The end of Borders
Borders Book Group Inc. can't pay its bills.
Several reports say the company is expected to file for bankruptcy sometime this week. From Reuters:
Bookseller Borders Group Inc is reviewing bids from liquidators to close hundreds of stores as it works out the final details of its impending bankruptcy filing, according to people close to the talks. The review is part of its plan to close about 200 of its 650 stores, which are a mix of Borders superstores and smaller Waldenbooks shops, these people said. The store closings will remove weak stores that have bled the retail chain's cash in recent years and provide immediate funds from the sale of inventory.
A Border's spokesman is quoted in the report saying, "Borders will not comment or speculate upon Borders' future course. If and when the company has something to disclose, it will do so."
President's Obama's Budget proposal and Michigan
President Obama released his budget proposal to Congress yesterday saying "Even as we cut out things that we can afford to do without, we have a responsibility to invest in those areas that will have the biggest impact in our future."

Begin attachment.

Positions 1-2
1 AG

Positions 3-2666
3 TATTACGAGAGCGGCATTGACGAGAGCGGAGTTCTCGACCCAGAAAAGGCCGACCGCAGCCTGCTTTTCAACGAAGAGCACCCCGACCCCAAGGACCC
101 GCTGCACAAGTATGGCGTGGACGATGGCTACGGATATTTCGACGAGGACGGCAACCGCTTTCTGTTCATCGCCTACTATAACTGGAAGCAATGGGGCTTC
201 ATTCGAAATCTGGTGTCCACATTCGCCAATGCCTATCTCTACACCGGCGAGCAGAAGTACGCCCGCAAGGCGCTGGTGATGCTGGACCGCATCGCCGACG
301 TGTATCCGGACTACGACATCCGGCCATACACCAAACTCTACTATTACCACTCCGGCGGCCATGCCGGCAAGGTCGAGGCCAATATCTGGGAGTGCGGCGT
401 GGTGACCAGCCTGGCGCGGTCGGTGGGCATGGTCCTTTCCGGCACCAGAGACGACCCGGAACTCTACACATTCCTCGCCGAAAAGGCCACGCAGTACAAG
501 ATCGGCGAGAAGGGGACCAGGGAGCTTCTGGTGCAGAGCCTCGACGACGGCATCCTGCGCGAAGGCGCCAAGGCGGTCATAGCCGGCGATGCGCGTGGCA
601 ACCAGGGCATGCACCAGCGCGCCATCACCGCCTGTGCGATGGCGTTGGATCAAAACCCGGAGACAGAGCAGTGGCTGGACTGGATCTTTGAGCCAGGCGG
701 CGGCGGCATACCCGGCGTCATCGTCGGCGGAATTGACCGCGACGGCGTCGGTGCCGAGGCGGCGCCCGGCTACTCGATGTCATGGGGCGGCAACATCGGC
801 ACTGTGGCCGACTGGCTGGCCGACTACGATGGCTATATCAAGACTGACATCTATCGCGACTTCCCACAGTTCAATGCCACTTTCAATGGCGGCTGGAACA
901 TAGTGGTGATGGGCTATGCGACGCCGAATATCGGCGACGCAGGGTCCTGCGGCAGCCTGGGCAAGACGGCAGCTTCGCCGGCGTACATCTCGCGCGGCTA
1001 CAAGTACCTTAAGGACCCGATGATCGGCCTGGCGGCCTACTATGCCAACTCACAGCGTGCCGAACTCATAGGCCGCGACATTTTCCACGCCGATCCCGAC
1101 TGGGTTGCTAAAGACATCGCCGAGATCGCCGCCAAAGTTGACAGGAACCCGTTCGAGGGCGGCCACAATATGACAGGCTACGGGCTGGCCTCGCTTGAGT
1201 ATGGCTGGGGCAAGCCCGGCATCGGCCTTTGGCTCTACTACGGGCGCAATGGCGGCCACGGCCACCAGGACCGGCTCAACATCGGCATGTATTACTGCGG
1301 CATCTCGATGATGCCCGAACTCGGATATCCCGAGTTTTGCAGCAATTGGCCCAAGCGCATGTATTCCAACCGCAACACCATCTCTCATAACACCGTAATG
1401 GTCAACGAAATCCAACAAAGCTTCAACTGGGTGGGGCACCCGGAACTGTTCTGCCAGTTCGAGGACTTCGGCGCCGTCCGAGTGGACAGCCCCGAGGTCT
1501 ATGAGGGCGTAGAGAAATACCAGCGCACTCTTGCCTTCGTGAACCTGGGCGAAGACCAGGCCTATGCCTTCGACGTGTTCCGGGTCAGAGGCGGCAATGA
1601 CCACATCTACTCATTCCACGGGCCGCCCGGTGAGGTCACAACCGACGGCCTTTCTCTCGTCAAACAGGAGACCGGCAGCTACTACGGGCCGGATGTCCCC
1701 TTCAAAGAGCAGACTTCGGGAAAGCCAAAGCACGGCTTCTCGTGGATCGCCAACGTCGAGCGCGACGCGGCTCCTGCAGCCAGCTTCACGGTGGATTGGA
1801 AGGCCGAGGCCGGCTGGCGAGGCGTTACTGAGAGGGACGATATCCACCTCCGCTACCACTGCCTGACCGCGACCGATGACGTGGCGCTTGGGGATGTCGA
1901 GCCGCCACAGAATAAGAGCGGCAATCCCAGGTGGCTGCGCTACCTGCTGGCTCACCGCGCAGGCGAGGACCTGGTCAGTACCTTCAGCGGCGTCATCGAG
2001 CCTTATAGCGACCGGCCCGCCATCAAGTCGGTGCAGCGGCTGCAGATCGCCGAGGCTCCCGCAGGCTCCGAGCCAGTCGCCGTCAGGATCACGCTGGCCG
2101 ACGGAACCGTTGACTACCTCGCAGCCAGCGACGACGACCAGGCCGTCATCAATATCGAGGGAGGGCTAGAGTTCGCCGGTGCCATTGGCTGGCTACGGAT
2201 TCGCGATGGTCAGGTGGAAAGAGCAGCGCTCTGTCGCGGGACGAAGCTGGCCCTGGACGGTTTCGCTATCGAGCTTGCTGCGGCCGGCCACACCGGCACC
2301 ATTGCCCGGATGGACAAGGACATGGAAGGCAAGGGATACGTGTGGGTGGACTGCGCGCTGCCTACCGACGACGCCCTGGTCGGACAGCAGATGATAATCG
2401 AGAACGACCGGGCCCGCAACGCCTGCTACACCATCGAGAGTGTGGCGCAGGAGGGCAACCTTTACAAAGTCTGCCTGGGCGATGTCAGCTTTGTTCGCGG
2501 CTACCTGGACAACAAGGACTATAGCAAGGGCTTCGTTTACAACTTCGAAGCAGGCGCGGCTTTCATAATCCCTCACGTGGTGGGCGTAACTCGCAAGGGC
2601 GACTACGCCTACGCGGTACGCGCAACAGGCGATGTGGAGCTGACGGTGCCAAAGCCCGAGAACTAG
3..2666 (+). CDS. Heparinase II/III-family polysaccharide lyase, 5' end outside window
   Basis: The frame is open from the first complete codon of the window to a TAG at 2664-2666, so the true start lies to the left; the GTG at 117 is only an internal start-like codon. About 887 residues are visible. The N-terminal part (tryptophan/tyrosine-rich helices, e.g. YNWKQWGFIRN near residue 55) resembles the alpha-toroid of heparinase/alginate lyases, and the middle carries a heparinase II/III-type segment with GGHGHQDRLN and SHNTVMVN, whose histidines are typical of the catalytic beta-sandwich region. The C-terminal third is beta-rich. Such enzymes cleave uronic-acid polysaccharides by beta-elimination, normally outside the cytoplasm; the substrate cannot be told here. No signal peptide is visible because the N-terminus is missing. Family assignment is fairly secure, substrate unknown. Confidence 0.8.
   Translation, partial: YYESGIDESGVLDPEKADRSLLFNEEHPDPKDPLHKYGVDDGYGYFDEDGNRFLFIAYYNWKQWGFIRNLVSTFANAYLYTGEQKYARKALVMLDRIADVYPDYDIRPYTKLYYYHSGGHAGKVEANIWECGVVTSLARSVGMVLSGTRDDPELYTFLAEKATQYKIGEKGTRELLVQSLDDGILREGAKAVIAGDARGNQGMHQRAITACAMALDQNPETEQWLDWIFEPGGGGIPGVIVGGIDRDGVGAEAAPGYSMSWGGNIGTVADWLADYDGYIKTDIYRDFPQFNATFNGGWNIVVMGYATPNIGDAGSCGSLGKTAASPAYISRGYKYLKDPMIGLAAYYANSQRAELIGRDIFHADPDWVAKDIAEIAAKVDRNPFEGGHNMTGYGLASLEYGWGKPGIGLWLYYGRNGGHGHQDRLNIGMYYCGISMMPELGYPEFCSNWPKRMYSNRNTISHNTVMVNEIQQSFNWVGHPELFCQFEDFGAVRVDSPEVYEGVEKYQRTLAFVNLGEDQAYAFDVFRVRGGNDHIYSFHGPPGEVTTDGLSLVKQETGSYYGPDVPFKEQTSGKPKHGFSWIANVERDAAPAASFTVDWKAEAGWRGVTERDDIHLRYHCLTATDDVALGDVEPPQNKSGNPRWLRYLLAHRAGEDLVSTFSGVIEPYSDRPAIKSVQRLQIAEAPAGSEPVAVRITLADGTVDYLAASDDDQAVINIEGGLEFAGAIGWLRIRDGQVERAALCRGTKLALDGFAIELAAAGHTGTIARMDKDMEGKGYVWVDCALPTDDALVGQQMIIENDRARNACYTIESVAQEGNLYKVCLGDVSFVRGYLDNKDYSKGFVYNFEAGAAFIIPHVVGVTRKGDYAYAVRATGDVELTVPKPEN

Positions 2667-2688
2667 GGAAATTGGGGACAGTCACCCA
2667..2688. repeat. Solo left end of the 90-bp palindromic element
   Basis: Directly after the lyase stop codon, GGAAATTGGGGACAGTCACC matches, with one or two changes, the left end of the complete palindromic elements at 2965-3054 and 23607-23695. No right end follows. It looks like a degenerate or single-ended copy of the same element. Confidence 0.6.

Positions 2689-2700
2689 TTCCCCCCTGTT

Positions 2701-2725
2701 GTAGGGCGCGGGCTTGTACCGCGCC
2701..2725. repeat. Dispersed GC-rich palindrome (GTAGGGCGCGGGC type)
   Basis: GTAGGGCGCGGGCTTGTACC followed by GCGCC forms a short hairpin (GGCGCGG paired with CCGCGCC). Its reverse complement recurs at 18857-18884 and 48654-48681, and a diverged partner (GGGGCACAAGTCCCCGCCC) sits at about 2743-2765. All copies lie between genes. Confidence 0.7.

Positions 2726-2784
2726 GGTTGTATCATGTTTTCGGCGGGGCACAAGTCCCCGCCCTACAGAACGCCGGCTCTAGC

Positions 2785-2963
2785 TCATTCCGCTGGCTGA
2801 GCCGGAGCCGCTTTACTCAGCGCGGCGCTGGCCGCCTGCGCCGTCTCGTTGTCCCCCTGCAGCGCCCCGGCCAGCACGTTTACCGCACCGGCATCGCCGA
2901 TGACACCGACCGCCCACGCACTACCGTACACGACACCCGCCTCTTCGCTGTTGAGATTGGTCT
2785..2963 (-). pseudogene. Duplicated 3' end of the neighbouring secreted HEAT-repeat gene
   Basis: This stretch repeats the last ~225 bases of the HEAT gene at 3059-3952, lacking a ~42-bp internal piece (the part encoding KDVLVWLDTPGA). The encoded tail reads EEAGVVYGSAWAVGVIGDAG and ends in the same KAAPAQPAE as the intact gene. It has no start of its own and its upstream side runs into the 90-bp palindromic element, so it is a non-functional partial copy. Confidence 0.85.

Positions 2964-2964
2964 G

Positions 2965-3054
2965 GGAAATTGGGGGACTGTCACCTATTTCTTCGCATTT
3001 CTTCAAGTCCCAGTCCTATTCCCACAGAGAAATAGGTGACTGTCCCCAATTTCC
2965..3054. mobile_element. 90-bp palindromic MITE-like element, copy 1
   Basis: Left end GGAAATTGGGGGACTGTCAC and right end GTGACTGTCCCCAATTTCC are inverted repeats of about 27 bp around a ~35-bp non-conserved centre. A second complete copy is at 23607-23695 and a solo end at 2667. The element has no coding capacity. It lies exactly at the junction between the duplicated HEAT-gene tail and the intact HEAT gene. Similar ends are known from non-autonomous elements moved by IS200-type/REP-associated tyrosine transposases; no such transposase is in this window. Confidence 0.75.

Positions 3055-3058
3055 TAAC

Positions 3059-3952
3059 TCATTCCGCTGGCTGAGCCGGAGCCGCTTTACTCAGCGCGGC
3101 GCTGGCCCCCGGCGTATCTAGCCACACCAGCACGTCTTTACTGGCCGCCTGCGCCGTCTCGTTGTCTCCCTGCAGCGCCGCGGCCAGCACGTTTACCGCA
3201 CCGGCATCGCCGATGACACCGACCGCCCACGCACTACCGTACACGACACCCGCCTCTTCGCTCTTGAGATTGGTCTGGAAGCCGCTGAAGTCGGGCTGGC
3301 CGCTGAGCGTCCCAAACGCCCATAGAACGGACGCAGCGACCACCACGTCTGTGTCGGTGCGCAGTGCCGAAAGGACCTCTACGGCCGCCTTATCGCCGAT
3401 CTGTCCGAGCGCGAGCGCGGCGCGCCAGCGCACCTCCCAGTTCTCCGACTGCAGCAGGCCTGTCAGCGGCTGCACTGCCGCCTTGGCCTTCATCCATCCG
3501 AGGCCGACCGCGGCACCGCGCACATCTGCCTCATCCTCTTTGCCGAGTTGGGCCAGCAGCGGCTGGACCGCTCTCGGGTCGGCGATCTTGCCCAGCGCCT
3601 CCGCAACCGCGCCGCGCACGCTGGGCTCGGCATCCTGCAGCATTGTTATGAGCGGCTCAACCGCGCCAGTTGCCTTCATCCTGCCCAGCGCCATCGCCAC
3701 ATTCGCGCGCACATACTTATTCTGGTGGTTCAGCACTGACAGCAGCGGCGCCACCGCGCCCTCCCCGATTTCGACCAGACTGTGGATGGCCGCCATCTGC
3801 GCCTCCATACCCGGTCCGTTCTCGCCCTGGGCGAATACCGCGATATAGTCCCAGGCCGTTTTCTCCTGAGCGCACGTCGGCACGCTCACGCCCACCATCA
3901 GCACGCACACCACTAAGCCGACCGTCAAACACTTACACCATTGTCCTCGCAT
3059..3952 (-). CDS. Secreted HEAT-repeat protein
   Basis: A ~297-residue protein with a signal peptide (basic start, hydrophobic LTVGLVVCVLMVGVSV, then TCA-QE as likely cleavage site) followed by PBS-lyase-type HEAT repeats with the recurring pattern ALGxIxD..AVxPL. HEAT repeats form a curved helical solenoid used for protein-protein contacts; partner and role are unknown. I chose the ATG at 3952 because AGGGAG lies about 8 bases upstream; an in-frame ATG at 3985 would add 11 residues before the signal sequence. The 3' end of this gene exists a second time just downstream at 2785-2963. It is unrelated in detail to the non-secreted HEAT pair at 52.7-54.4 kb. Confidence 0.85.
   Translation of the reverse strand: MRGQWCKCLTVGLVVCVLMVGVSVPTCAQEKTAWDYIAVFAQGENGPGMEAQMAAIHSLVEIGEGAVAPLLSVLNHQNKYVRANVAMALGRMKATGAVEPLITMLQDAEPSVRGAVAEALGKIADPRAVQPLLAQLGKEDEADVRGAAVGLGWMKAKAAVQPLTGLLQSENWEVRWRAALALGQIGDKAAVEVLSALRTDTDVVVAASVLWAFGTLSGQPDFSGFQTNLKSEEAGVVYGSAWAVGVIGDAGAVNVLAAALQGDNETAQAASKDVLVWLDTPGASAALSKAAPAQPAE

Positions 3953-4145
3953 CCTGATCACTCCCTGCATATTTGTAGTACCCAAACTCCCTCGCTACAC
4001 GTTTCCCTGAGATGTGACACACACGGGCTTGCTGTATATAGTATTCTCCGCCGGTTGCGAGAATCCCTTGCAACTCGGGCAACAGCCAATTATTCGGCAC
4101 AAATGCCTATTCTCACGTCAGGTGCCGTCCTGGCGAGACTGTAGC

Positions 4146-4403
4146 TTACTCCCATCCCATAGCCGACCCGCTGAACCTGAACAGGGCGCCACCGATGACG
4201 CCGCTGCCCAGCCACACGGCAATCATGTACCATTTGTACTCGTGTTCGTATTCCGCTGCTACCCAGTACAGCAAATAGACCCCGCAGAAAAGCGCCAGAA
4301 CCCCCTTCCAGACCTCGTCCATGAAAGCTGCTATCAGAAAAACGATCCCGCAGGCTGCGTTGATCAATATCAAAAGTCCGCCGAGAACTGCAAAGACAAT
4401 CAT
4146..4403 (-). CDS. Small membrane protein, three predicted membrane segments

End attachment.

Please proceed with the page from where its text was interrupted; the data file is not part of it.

The Detroit Free Press says the President's budget is a "mixed bag" for Michigan. On the up side, the budget continues to invest in advanced vehicle technology research, it asks that a $7,500 rebate be put in place to encourage electric vehicle purchases (instead of a tax credit), and it would help the state avoid a big payment it owes the federal government for borrowing money to cover unemployment benefits.
And the down side? From the Freep:
...it cuts in half a program to help poor people pay energy bills, cuts community block grants and Great Lakes restoration funding and ends plans to build an amphibious Marine Corps vehicle that could have created hundreds of Michigan jobs.
A big day for Flint
The city of Flint will likely find out today whether it can go to the bond market to cover it's $17 million budget deficit.
The State Administrative Board is meeting today at 11 a.m. to decide the city's fate.
If the plan is not approved, the State of Michigan may eventually have to take over the city's finances.
City Administrator Greg Eason told WJRT:
"This stabilization bond is critical to the survival of the city over the next three to five years."